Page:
Angolan chief-of-staff General Joao de Matos said operations in DRC had been "successfully carried out" and predicted the "conflict will end pretty soon". In comments broadcast by Angolan television, following a meeting in Luanda with his Zimbabwean and DRC counterparts yesterday, he said it was unlikely their gains would be reversed.
Steps initiated to evacuate detained Tutsi civilians
Following a request by the DRC Minister of Human Rights, the government of Congo-Brazzaville is reportedly willing to allow some 180 Congolese and Rwandan Tutsi civilians to be evacuated to Brazzaville on humanitarian grounds, on the condition that they be resettled in other countries as quickly as possible, according to UN sources. The group is detained at the Kokolo camp in Kinshasa, where they are in an extremely vulnerable situation, the UN sources reported, adding that more Tutsi civilians are gathered under precarious conditions in other places within Kinshasa.
RWANDA: Annan hails ICTR sentencing
UN Secretary-General Kofi Annan has described yesterday's verdict of the International Criminal Tribunal for Rwanda (ICTR) which found former mayor Jean-Paul Akayesu guilty of genocide as a "landmark decision". "This judgement is a testament to our collective determination to confront the heinous crime of genocide," he said in a statement, reported by the UN information service. "Let us never again be accused of standing by while genocide and crimes against humanity are being committed."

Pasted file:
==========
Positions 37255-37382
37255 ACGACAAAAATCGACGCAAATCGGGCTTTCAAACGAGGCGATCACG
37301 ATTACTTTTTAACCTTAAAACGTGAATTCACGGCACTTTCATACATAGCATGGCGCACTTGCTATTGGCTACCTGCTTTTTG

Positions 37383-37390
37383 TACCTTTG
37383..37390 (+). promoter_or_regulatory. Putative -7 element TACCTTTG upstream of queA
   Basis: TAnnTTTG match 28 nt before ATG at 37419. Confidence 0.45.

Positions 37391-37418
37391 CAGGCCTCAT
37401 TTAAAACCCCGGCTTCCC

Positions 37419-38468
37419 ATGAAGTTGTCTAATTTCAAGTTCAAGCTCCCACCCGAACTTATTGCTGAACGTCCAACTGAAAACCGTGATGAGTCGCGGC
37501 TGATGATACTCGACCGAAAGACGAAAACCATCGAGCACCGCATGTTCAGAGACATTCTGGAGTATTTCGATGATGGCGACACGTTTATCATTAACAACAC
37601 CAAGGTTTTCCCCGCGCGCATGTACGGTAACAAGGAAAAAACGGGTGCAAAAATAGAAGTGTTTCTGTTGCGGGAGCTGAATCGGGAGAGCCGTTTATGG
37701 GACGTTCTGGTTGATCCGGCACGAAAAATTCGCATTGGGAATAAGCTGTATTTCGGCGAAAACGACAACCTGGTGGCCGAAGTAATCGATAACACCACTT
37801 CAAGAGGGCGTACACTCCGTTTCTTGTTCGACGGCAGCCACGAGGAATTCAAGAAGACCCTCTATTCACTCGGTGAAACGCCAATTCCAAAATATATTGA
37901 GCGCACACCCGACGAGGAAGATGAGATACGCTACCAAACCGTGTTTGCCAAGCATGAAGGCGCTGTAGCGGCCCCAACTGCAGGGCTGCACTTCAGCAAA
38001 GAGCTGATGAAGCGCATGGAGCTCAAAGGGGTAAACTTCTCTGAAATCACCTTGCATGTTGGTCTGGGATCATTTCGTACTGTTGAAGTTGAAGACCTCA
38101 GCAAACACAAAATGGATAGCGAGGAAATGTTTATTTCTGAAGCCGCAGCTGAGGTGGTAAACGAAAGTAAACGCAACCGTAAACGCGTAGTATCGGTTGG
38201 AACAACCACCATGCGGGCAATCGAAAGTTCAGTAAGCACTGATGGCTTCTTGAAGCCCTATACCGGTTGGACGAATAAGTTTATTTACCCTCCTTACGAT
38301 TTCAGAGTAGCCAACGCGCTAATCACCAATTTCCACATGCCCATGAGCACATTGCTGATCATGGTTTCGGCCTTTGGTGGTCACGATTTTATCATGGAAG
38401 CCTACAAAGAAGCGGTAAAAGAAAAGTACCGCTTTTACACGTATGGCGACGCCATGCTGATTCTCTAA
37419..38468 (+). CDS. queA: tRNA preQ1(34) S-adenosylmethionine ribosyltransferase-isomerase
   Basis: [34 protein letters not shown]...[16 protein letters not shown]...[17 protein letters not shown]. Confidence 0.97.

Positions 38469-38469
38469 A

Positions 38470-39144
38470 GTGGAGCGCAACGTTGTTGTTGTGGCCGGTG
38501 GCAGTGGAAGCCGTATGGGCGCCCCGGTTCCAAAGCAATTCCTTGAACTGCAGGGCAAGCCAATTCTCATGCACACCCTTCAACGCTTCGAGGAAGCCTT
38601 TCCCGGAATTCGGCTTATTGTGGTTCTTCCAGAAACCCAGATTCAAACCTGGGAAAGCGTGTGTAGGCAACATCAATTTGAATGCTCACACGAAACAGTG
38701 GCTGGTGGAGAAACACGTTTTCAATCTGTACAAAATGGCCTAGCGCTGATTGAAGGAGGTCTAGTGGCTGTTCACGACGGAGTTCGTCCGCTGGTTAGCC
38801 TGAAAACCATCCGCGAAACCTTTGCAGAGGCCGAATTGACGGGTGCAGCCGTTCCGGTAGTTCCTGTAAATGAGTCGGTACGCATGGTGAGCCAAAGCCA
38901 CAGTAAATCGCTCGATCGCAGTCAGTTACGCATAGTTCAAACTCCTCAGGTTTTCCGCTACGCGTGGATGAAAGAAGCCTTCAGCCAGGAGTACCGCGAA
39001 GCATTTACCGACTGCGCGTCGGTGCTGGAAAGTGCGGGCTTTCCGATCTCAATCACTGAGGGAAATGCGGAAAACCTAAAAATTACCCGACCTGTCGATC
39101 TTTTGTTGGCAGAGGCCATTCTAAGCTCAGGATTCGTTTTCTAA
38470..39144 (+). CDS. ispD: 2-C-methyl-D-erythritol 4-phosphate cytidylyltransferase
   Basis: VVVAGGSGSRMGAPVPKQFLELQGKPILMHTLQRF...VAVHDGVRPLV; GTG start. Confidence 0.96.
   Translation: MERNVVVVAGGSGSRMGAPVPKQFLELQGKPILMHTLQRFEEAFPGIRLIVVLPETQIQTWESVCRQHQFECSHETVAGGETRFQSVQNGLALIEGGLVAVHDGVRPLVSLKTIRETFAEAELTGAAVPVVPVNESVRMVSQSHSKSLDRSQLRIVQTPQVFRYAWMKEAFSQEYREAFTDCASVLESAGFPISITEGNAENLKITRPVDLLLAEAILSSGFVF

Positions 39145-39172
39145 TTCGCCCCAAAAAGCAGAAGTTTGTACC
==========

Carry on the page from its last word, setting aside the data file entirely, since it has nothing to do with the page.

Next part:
Former premier's defence seeks leniency
Meanwhile, defence lawyers acting for former prime minister Jean Kambanda are seeking a light sentence of two years after he admitted he was guilty of genocide, press reports said. Defence counsel Michael Inglis told the ICTR today Kambanda was "trapped and made a puppet" by the interim authorities at the time. Rwandans attending the hearing expressed outrage at the submission by the defence. The Tribunal is due to pass sentence tomorrow morning.
BURUNDI: Agreement reached on working committees for Arusha process